“[S]o offensive I don’t even want to say it in front of women. I would not say that word in mixed company.”—Republican Mike Callton talking about vaginas, which the Michigan GOP finds too offensive to talk about in front of women but absolutely essential to regulate. Their solution? Exclude female lawmakers.
“Romney says he wants to make health insurance work more like a market. But heath insurance is not like a normal market. In a normal market, if I can’t afford the product, I don’t buy it. With health insurance, if I can’t afford the product I potentially die. Moreover, in a normal market, if I can’t afford the product the store doesn’t give it to me. With health insurance, if I can’t afford the product, any hospital that wants to participate in the Medicare program — that’s pretty much all of them — has to treat me if I show up in their emergency room.”—Ezra Klein
The financial ability of the individual has no relationship to the scope of the rights involved here. The privilege against self-incrimination secured by the Constitution applies to all individuals. The need for counsel in order to protect the privilege exists for the indigent as well as the affluent.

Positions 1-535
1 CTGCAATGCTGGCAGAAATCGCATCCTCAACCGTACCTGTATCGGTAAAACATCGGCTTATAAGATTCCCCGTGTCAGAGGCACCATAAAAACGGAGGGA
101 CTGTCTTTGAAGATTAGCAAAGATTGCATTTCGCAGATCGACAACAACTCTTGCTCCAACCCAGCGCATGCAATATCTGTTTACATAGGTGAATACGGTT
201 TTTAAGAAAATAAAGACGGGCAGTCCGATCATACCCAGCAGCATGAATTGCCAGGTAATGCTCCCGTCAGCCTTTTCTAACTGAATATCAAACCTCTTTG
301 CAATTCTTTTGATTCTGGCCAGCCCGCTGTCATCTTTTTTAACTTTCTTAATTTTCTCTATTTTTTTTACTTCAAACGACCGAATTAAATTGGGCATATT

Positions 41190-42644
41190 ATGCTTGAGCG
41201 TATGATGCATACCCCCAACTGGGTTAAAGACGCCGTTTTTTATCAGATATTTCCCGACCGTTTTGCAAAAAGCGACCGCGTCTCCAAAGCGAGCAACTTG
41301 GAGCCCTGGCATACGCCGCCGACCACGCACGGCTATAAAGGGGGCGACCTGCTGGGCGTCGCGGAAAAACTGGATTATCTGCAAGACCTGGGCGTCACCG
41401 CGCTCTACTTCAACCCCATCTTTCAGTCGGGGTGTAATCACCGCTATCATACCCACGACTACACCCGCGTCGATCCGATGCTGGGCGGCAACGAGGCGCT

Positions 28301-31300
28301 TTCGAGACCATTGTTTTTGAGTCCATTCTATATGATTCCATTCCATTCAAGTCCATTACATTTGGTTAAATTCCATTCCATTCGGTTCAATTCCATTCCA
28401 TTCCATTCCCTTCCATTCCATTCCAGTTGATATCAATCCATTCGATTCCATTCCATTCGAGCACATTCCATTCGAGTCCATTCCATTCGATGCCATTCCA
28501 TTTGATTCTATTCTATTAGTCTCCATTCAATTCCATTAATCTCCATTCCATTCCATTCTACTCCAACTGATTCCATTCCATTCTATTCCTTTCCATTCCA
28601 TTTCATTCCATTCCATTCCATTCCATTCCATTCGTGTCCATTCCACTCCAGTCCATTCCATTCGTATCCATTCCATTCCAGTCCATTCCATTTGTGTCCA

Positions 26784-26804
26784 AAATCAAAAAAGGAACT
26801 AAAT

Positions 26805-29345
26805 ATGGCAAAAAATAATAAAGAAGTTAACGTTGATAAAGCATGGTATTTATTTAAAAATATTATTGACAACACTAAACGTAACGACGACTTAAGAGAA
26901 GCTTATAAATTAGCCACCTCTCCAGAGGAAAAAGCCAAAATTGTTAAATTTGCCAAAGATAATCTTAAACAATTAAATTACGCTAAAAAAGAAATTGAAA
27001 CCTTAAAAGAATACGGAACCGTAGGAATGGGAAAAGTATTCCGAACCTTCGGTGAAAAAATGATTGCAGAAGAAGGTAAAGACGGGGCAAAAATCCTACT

While authorities are not required to relieve the accused of his poverty, they have the obligation not to take advantage of indigence in the administration of justice.
Less than three hours after Democrat Tom Barrett conceded the $63 million-and-counting contest to Gov. Scott Walker, Americans for Prosperity, the big spending conservative group, sent an email to supporters hailing Walker’s win and including a video highlight reel about “how AFP educated Wisconsin residents about Governor Walker’s budget reforms.”
So how much has AFP reported spending on the Wisconsin campaign? According to Wisconsin’s Government Accountability Board, the agency that tracks campaign expenditures in the state, nada. “AFP has not registered with us,” reports Reid Magney, a spokesman for the GAB.
Nor is it likely to do so. Americans for Prosperity, which reported revenues of $22 million in 2010, claims immunity from such paperwork because, it is a non-profit organization…
In case there was any doubt:
”Together, we’ve helped restore prosperity to the Badger State,” the AFP email closed. “Now, onto the rest of America.” In case that was too subtle, the embedded video ended with three words on the screen: November Is Coming.”